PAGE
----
Table sharing, anyone?
Dessert House Eatery. 03 96631400.
Shop 18, Mid City Arcade. 200 Bourke Street. Melbourne.
Engrish: 8. BON: 5
TTDWW: Silently make fun of the international students around you.
Dessert House sells dessert, obviously.
Yet Ramen hasn't seen anyone ordering their crepes. Most customers (mainly international students) go there for their HK style dishes.
Translated as 'Cart Noodles', you can choose from the 30+ items on the menu to go with different noodles or different sauces.
Aside from that, you've got your normal Ala Carte menu, starting at $8. Your drinks get cheaper with any meals ordered.
The signature dish of Dessert House for Ramen is their lemon grass pork/chicken chop with egg on rice/noodles.
Another great dish would be the spicy pepper chicken chop with rice. Basically it's just fried chicken on rice, but be sure to have your neighbours glaring at you with envy if you happen to place an order.
Did Ramen mention the tiny space of Dessert House? Also, expect to wait in line during peak hours, which is pretty much all the time.
Dessert House has opened a branch along Swanston Street recently. They've taken the 'Cart Noodles' off the menu but has included a new range of baked rice/ pasta. Ramen's just too attached to the lemon grass.
Posted by Harvard at 21.6.07
Side dish gala
Han Guuk Guan. 03 96391747
13A Victoria Street. Melbourne.
Engrish: 10. BON: 0 (All men)
TTDWW: Figure out what's in the side dish.
Well hidden at the corner of Victoria and Exhibition Street, Han Guuk Guan is a very surprising restaurant. It pops out of nowhere. At least that was Ramen's first impression when his friend brought him there.
Immediately he felt a sense of authenticity because of the wooden interior, and the alienation of the restaurant itself.
And the supporting reason, will be the Korean menu filled with unconvincing English translation, which excited him even more.
The first time Ramen was there, he couldn't find the Bibimbap. So he ordered some random dish which turned out to be fried rice with omelet.
However, do try the Kim Chi stir fry dumplings with rice sticks. Actually, just try the dumplings. A quick dish would be the Jajyungmen, which is sort of similar to dry noodles with black bean sauce. Supposedly everyone in Korean dramas eats that. You can also order a 'Ying Yang' noodle dish, which you get half Jaijyungmen and half seafood spicy soup noodles.
Last weekend, Ramen's finally managed to spot the Bibimbap under the 'Korean food' section. (The menu has 2 sections: Chinese and Korean)
For $11, it's too healthy. You can pay an extra $2 for the stone bowl so that it's warmer than the metal bowl Ramen had.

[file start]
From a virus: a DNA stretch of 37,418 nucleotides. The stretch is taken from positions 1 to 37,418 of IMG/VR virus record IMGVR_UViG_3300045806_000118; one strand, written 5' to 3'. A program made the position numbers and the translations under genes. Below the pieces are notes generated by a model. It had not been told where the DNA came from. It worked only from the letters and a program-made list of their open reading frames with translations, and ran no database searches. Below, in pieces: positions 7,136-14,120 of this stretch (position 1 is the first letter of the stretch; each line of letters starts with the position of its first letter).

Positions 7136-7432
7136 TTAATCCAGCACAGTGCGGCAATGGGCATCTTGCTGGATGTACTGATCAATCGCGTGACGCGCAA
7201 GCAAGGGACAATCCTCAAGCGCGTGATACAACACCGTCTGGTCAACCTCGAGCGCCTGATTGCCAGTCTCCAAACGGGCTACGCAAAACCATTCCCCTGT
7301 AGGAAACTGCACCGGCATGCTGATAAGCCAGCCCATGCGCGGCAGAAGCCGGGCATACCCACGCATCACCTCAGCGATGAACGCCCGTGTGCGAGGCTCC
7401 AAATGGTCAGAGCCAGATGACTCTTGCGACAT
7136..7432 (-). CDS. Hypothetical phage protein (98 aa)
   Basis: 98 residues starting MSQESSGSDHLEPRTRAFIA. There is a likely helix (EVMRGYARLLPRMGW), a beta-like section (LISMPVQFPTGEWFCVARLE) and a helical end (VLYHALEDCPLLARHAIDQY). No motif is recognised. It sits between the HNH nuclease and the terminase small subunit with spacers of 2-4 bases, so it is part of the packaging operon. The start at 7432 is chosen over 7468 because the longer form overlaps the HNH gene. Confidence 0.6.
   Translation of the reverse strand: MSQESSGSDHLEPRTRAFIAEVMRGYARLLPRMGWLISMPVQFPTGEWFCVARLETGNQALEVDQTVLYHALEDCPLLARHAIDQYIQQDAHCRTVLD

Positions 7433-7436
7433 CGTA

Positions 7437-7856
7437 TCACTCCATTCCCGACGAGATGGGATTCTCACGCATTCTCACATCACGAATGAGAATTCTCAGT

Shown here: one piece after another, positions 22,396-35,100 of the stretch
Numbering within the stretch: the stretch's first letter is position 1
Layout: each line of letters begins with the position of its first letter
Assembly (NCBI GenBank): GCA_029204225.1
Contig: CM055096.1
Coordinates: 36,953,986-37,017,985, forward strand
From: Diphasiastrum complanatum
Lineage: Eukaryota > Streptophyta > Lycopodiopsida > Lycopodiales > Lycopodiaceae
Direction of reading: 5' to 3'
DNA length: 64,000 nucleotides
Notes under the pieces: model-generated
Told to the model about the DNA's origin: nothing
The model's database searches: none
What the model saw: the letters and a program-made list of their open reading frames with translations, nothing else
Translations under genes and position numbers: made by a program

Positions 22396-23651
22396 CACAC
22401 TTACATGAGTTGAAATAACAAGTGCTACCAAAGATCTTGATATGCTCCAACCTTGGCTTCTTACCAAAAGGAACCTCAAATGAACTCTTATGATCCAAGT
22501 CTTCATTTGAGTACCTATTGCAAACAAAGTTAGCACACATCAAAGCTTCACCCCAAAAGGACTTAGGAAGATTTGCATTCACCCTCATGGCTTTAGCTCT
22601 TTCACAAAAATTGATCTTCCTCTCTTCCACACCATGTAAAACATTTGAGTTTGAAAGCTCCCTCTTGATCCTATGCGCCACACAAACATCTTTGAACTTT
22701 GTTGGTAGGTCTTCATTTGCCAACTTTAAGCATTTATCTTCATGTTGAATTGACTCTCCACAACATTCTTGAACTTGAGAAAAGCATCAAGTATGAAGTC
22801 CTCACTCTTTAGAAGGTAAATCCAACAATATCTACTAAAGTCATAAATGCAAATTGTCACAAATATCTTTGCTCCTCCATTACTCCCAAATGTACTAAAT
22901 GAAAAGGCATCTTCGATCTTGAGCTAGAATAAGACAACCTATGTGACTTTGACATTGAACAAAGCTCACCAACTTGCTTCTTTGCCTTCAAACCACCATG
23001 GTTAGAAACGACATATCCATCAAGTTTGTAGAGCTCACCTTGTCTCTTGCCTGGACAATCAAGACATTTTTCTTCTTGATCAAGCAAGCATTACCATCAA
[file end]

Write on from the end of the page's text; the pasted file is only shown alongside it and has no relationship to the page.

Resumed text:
He liked it, but not sure if it's worth paying that much money for mixed beef, veges and egg with rice. Then again, Korean food's always steep to start with. Ramen'd return to try the other dishes in the future. Especially the BBQ and hot pot. First he has to make some friends to cover the bill.
Posted by Harvard at 19.6.07
Bambini Trust Café. +61 2 9283 7098.
185 Elizabeth St, Sydney, Australia.
Engrish: 0. BON: 7.
TTDWW: Admire other people's dishes.
The first time Ramli was there, he didn't dare to walk with his university hoodie.
It seemed very classy.
It was recommended by a friend for its coffee, being ranked as one of the tops along with Campos. How could Ramli not give it a try?
It is a very nice and classy place for suited up working people to have lunch. Ramli and his friend were denied to have coffee indoor because they were serving lunch, so they had to take away. It cost $2.50 for a long black, much cheaper than the average.
First sip had Ramli disappointed, because he prefers strong coffee. It tasted as if it was diluted. However, as Ramli drank on, the coffee's aroma grew smoother and creamier. It was actually a very good cup of coffee! It's different from Campos: it won't hit you on the first sip as Campos has a much stronger characteristic. It's like... comparing marinara and carbonara. They are both pastas but they have different sauces hence totally different breed. It's probably because of the coffee beans they use - Cremcaffe.
What's more to life, than to have a long black from Bambini in a cold rain?
Posted by Ramli at 15.6.07
Pray you never burp
King of Kings. 03 96632895.
209 Russell Street. Melbourne.
Engrish: 7. BON: 3.
TTDWW: Ask your friend to describe her trip to Bangkok.
The dish you see above, is called egg chiffon on rice.
Ramen has never seen it before upon arriving Melbourne. In fact, King of Kings is possibly Ramen's first Chinese restaurant.
Obviously the egg chiffon is a must try. The word chiffon, Ramen suspects, comes from 'Chiffon cake', referring to the almost cake-like texture of the omelet. You can choose any meat to go with the egg chiffon, be it bbq pork, beef, roast chicken, roast duck etc. A normal egg chiffon dish comes with duck sauce. The specialty of King of Kings, is the chili oil flakes seen above.
When all is mixed up, you get a unique dish only offered in this tiny easy to neglect restaurant. Warning: You might lose 2 years of your life span as it is, you can probably guess, mighty unhealthy.
Posted by Harvard at 15.6.07
Ok, so Ramen saw the ads and got conned into buying it.
Kraft's easy mac snack is like the western version of Mi Goreng. At 99c per pack, it's 3 times the price of its Indonesian rival.
Nutritional value: 0.2%
Obviously as a Kraft product, be sure to taste the cheese.
And maybe feel your life stream slipping away.
One of those snacks that leaves you feeling dirty upon finishing it.
Posted by Harvard at 12.6.07